• The website is an excellent resource. Adding audio to the site would make the information available to patients with low literacy levels.

7. Implementing Routine HIV Testing in VA Sites

In September of 2006, CDC issued recommendations for HIV testing in health care settings. The Revised Recommendations for HIV Testing of Adults, Adolescents, and Pregnant Women in Healthcare Settings encourage HIV testing a routine part of medical care.

One recent study showed that of newly detected infections within VA facilities, the majority of the patients have been receiving care from the VA for several years. This indicates that there were many missed opportunities to identify patients with HIV infection and initiate treatment. Health care providers need to know that there are an estimated 40,000 new HIV infections each year in the United States and that nearly 25 percent of currently infected persons are unaware that they are infected with HIV.

Approximately one-third of the forum's participants reported having rapid HIV testing available in their facility but most of the testing was lab-based. Some reported limited availability, such as once a week during clinic or only in certain settings (e.g., emergency department) or circumstances (e.g., needle stick). Currently, according to participants, much of the testing done in facilities is patient driven (i.e., the patient requests to be tested). Participants voiced their opinion that HIV tests are not routinely offered by most providers.

Participants identified the need for increased HIV testing both among patients and the general public. The use of rapid HIV tests was believed to be especially advantageous for some populations, such as homeless individuals or people living in rural areas, since both these populations confront challenges in returning for their test results. There are also emerging populations, such as Operation Iraqi Freedom and Operation Enduring Freedom veterans, who will require access to HIV testing. Greater awareness about the importance of HIV testing on the part of both providers and patients is necessary.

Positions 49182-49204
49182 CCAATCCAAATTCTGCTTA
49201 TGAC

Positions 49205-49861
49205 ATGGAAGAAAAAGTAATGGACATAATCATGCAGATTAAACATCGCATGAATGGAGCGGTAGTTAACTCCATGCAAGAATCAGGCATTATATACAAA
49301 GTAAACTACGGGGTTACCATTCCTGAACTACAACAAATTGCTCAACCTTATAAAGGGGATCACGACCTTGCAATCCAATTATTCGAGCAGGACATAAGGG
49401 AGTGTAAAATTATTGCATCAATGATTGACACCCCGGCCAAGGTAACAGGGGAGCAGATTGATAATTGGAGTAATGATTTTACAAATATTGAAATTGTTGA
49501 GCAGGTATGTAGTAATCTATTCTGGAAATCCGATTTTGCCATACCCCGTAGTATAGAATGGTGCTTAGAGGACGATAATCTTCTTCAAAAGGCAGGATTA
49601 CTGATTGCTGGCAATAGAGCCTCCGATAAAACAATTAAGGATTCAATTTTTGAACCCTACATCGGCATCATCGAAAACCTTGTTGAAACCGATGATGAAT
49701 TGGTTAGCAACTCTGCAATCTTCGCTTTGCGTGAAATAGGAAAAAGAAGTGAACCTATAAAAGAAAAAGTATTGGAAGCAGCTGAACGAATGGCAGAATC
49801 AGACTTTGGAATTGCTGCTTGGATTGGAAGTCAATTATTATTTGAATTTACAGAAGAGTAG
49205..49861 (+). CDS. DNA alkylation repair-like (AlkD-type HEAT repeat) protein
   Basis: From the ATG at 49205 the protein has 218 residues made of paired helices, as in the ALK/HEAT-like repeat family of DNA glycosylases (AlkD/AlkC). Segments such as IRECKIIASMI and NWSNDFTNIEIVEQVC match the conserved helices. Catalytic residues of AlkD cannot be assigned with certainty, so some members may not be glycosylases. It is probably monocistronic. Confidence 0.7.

A major barrier to HIV testing is federal law requiring VA providers to document pre- and post-test counseling in the medical record and to obtain separate written informed consent prior to HIV testing. The VA Central Office is working to address these issues at the federal level. Some States currently have laws relating to HIV counseling and consent that could limit implementation of routine HIV testing in that jurisdiction. Participants reported that the contradiction between CDC's recommendations and the VA's current policy makes it very difficult to convince both the administration and providers within a site about the need for and value of routine HIV testing.

Site-level barriers identified by participants include: lab-related issues pertaining to rapid HIV testing (e.g., CLIA, who will perform the test, training of staff, reporting in CPRS, quality assurance); lack of resources to provide the test; challenges related to linking newly diagnosed patients to care; and resistance to routine HIV testing from some providers outside of ID clinics (e.g., PC, substance abuse treatment).

Selected Suggestions from Participants

  • Change the current federal law to permit verbal consent for HIV testing.
  • Explore the possibility of including test results in My HealtheVet (e.g., inform patients that they could obtain their results online if they wanted).
  • Partner with organizations within the community, such as local health departments, to conduct HIV testing.
  • Provide small grants to implement innovative approaches to HIV testing;
  • Provide HIV testing to all patients across all VA sites on a single day (1-day HIV testing campaign).
  • Use of pop-up reminders in the medical record for clinicians about routinely offering HIV testing.

Participant List

Valerianna Amorosa, MD
Chief, ID Section
Philadelphia VAMC
Philadelphia, PA

Marie Anderson, NP
Nurse Practitioner